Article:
Teaching your kids healthy money habits

With a few simple changes, you could set a good example for your children.

Research shows that parents’ actions affect their children’s behaviour and the effects can last into adulthood.[1] This puts the onus on parents to ensure kids have the skills to make smart financial decisions – from learning about the importance of saving to the power of compound interest.

But did you know that you could be sending negative messages about money to your children without meaning to? Here are some common ways you could be teaching them unhealthy money habits – and how you could send constructive messages instead.

Revealing the magic behind digital money

Your children have likely seen you pay for hundreds of transactions without glimpsing cash changing hands. In this age of digital payments and credit and debit cards, teaching kids the value of money is not easy. For small children, it can appear that money problems are solved with magic – just wave or tap a plastic card.

This makes it even more important to discuss money with your children. A good way to start may be to explain how your earnings get deposited into your bank account and how you use this account to pay your bills and other expenses. For older children, consider showing them how taxes are deducted from your salary and how a credit card works.

Spending wisely

While it’s normal to spend on a whim every now and then, frequently buying things on an impulse could send the message that it’s fine to spend without planning.

The key to avoiding impulse-buying is to stick to a budget. To set an effective budget, consider working with a professional financial adviser. Your adviser can help develop a budget that factors in your income, expenses and financial obligations to help you rein in discretionary spending.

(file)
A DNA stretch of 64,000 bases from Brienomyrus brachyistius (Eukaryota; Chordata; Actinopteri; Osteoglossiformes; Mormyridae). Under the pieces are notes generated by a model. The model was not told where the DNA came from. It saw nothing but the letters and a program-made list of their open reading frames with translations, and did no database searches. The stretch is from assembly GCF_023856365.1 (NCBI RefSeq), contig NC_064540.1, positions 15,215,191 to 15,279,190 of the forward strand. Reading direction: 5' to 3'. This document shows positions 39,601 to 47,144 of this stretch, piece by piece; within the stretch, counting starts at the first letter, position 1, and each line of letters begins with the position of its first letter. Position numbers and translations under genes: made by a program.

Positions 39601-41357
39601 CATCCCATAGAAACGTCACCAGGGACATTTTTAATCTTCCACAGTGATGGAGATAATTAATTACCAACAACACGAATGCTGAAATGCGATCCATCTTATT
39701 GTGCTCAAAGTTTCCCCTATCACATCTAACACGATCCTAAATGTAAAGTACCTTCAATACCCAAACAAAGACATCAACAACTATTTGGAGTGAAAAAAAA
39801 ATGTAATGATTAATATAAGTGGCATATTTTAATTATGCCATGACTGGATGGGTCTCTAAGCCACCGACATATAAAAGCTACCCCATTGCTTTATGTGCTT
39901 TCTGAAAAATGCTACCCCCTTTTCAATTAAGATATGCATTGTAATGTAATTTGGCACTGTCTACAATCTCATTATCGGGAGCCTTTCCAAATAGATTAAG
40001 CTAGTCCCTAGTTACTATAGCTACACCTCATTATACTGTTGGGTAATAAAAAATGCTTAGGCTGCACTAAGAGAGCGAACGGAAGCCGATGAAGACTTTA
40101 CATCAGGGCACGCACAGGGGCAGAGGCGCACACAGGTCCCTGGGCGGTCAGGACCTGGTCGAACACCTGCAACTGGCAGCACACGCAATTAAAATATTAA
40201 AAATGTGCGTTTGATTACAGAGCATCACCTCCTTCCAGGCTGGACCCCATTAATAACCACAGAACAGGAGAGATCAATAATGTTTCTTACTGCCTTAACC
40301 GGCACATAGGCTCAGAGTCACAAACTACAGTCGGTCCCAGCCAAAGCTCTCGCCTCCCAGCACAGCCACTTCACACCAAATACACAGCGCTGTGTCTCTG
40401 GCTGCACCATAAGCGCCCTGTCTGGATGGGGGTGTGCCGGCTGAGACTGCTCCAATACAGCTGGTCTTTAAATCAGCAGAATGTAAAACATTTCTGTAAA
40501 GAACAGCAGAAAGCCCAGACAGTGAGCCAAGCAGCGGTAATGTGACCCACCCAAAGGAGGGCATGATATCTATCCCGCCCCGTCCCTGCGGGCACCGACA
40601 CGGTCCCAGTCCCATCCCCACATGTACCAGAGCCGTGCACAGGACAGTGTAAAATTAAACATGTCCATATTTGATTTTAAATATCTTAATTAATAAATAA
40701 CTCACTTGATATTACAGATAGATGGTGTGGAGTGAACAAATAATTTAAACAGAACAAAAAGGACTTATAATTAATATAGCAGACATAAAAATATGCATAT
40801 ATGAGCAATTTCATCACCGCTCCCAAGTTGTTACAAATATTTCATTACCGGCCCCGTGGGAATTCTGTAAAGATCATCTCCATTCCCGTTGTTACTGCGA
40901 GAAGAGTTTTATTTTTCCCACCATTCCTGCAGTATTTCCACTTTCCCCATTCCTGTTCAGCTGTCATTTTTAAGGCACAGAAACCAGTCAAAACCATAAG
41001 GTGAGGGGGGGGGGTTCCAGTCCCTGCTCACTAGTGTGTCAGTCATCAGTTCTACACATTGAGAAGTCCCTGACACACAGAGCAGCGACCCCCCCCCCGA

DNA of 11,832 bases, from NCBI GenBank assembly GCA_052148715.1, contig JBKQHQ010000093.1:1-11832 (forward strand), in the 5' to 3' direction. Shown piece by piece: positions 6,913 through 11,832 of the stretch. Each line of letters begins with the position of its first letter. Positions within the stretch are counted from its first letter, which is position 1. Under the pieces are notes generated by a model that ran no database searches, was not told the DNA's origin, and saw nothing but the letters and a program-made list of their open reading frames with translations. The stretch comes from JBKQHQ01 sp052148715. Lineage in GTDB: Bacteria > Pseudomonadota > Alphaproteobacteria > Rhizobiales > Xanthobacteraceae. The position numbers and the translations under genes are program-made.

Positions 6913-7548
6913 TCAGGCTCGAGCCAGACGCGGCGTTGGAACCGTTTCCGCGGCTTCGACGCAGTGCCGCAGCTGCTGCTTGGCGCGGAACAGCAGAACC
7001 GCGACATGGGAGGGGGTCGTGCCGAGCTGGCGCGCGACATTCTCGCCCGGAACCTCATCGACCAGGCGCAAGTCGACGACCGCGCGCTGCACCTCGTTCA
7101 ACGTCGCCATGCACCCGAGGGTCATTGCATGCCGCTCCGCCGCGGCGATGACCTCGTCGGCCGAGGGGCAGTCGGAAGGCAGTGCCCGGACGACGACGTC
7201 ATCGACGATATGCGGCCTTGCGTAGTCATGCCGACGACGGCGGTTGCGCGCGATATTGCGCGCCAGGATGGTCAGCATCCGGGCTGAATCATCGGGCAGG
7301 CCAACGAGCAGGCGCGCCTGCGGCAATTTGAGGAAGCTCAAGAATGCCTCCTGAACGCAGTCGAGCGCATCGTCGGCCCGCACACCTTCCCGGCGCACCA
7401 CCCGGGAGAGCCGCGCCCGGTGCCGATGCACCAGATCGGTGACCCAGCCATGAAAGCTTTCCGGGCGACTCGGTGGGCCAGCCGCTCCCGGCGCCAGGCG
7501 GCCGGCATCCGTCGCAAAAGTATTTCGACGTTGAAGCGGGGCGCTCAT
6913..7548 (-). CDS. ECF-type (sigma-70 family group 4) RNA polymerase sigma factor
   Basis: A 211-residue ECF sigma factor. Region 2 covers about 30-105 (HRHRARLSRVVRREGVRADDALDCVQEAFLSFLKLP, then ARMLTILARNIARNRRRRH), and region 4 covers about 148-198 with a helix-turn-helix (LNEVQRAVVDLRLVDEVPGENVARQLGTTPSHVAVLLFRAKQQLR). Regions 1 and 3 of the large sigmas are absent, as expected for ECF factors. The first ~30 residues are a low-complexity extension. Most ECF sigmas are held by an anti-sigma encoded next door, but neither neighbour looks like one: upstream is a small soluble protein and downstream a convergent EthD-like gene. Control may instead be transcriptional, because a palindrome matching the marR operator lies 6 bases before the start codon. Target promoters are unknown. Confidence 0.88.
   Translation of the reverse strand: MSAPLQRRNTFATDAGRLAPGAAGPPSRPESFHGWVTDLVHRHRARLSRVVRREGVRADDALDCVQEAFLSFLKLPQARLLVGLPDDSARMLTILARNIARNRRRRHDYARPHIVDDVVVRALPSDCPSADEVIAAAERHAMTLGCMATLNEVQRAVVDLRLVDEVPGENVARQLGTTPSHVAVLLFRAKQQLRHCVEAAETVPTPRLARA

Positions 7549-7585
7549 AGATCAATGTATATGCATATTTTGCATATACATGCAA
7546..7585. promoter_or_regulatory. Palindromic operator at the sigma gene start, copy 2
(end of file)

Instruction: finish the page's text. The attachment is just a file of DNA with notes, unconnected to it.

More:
Once you have a budget, it is worth talking to your children about it – how it works, why you use it and how it helps your family’s finances. You can even get older children to help plan the budget, or do the family grocery shop with the amount you have allocated from the budget – see if they can better your budget!

Teaching independence

It’s convenient to do everything for your children, from paying for their sports or music lessons to taking care of their phone bills. But by giving them a chance to have their own money and decide how and where to spend it, they could learn powerful lessons about budgeting. If they end up blowing all their money at once, that’s fine. They’ll likely learn a lesson or two.

For adult children, offering them financial help or bailing them out frequently can create a cycle of dependency. Letting them make money decisions on their own could help them develop financial responsibility.

It is never too early to start to give children pocket money for chores, and allowing them to decide how they will spend and save the pocket money. Help them along by having an age appropriate conversation about what they may like to save for in the future and the importance of not blowing all their money on treats as soon as they get it.

Including them in planning and budgeting

Many parents keep household financial planning and budgeting to themselves. They believe their children are not ready for that kind of conversation or responsibility.

While you don’t have to fully involve your children in managing your family’s finances or put any burdensome worries on them, giving them a role to play can teach them valuable lessons about money. It can be as simple as showing them the income and expenses of your family budget each week. Or you could ask them to do some research on what you are paying in bills and if there are any savings to be had by switching providers. If your children are old enough to earn some income, why not help them set up their own long-term financial goal such as saving for a home deposit? Whilst it may not seem important to a teenager, it will be important to them in a few years, and you have set up the groundwork for a good, long term saver.

If you discuss the family budget with your financial adviser, ask your children to come along so they can  hear how important it is to your family to have a sound financial plan in place that has been helped along by a qualified professional.

Using your influence positively

Parents can strongly influence children in relation to money, so it’s important that you pass on smart money management skills. If you don’t know where to start, consider reaching out to your financial adviser to help you stay on top of your finances through proper planning and budgeting.

[1] Webley, P & Nyhus, E, 2006, ‘Parents’ influence on children’s future orientation and saving’, Journal of Economic Psychology, accessible at: https://www.sciencedirect.com/science/article/abs/pii/S0167487005000577.